BALTIMORE - You can't stuff 150-thousand people into downtown without having some impact on the economy.
But as for who won and lost when it comes to dollars and cents, the answer might depend on who you ask.
Mondays are usually a slow day for restaurants, but not this one. At Regi's American Bistro in Federal Hill, they're at full speed. The restaurant is crowded for holiday brunch after a long Grand Prix weekend to the delight of owner Alan Morestein, "I'm elated. I can't wait until next year."
Morestein is running on adrenaline from the big event, which meant a 20-percent bump in business for his restaurant, even though it sits just outside the section of town blocked off by the track. Morestein says it was staggering to see the jump in profits over a big weekend this time last year, "In the beginning of the week I thought there's no way we can beat these numbers. Well, we crushed the numbers versus last year when Maryland played Navy."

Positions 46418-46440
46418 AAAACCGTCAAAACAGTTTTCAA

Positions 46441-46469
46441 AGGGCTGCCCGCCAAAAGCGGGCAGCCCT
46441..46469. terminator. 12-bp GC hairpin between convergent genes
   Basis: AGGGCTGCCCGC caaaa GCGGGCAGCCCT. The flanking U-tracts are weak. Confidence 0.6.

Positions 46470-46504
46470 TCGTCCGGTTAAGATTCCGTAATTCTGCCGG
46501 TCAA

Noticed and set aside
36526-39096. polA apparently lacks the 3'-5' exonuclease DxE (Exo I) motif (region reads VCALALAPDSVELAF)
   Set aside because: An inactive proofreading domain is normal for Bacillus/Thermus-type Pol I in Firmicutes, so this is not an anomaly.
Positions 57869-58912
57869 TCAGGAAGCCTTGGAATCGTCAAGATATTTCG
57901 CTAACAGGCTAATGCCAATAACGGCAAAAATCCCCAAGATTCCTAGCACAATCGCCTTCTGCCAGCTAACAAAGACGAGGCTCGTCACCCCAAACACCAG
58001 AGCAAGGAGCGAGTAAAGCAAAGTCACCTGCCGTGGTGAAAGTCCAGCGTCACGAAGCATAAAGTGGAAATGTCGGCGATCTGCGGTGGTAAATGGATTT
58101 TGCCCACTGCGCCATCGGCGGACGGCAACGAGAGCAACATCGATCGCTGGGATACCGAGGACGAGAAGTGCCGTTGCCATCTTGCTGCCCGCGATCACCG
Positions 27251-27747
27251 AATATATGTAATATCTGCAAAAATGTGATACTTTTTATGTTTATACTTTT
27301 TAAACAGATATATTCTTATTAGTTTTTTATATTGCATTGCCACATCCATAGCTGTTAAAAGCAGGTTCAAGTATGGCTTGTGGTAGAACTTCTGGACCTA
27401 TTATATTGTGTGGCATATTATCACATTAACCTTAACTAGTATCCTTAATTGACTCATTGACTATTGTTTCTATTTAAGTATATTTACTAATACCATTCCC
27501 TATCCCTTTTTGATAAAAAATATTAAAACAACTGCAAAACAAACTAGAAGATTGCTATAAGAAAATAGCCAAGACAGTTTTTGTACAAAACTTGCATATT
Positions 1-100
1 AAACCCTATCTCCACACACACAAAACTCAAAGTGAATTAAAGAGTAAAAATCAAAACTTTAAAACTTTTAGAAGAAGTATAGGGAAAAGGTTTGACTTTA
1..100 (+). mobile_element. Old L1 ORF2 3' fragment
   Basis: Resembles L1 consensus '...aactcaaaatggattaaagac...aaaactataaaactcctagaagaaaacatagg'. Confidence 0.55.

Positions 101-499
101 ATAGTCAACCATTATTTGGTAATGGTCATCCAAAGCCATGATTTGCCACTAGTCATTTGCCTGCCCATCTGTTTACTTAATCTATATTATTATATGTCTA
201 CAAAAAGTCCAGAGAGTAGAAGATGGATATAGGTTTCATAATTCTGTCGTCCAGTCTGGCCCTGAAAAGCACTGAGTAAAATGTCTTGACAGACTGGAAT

For the restaurant biz, the race had an impact as loud as the racing cars, but other businesses in Federal Hill say they were left spinning their wheels. Penny Troutner owns Light Street Cycles. She says, "Sunday was completely dead. It was a waste to be here."
But Troutner kept her shop open anyway while other businesses close by closed their doors, assuming they'd take a loss. She thinks the hype about traffic scared off a lot of customers and believes those that were ready to spend didn't go far past the track. Troutner says, "A lot of people stayed out of the city, regular shoppers and I had the impression that most of the visitors were in this self enclosed area. It was a very self contained event."
Next year Troutner hopes the city spreads the wealth and does more to break down the barriers for shops and restaurants who felt left out, outside the fence, "In the end, the more businesses that do well in the city, the better for us all."
Visit Baltimore says numbers detailing economic impact on the city will be available on Thursday.